Butterfly Journal For 10/01/2021 – 10/07/2021

October 2, 2021 – Monarch butterfly (Danaus plexippus)

Since my last report I recorded 24 observations, down from 43 last report. The 2021 annual butterfly total for my garden is 572.  A chance encounter with a Common Checkered-Skipper added another species to those seen my first time (7 lifers this year)—a total of 30 species noted in the garden for 2021.

October 3, 2021 – Common Checkered-Skipper (Burnsius communis)

October 3, 2021 – Common Checkered-Skipper (Burnsius communis)

Conditions are dry and overcast with teasing gray, cloudy skies alternating with rich blue skies. Forecasts for a rainy week have led to disappointment. Today there is a 51% chance at 10 a.m. for about 0.3 inches, similar to predictions of past days. While running an errand across town Monday afternoon I was caught in a short-lived downpour, so I can attest it did rain locally, just not in this garden.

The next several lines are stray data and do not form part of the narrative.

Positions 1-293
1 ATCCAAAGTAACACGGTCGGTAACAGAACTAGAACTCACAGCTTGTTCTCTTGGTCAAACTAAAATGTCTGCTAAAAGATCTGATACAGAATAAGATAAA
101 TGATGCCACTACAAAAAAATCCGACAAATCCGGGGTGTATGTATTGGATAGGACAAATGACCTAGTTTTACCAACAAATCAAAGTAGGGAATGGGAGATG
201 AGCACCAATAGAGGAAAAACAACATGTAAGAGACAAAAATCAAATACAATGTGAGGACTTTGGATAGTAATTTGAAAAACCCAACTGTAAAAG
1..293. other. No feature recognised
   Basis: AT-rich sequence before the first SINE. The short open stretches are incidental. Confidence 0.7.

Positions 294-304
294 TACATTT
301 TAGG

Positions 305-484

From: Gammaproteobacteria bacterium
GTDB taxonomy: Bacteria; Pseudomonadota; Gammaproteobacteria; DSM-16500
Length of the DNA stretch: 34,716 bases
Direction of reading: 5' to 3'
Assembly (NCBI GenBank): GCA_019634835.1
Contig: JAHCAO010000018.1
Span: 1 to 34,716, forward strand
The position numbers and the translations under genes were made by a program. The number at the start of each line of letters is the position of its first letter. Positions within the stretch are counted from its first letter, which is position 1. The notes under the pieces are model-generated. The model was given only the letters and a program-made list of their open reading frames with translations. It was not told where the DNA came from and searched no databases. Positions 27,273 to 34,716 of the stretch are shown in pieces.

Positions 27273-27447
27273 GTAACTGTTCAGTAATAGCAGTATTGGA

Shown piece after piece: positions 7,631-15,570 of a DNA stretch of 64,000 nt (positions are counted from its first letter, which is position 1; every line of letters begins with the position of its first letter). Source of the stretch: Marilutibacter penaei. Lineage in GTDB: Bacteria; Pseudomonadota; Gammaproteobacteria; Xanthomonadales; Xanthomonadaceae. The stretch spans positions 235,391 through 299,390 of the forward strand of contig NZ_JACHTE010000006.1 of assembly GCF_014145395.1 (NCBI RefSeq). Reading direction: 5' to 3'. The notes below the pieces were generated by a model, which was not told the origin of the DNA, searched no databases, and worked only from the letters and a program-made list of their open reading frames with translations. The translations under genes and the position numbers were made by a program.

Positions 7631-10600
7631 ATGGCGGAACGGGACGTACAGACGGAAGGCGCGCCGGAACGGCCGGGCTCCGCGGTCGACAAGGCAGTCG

Butterfly Sightings 10/01/2021 –  10/07/2021
10/02/2021 Clouded Skipper – Lerema accius 1
10/02/2021 Cloudless Sulphur – Phoebis sennae 2
10/02/2021 Monarch – Danaus plexippus 1
10/02/2021 Fiery Skipper – Hylephila phyleus 4
10/03/2021 Fiery Skipper – Hylephila phyleus 3
10/03/2021 Ocola Skipper – Panoquina ocola 1
10/03/2021 Common Checkered-Skipper – Burnsius communis 1
10/03/2021 Monarch – Danaus plexippus 1
10/04/2021 Monarch – Danaus plexippus 1
10/05/2021 Cloudless Sulphur – Phoebis sennae 1
10/05/2021 Common Buckeye – Junonia coenia 1
10/05/2021 Fiery Skipper – Hylephila phyleus 5
10/06/2021 Clouded Skipper – Lerema accius 1
10/07/2021 Clouded Skipper – Lerema accius 1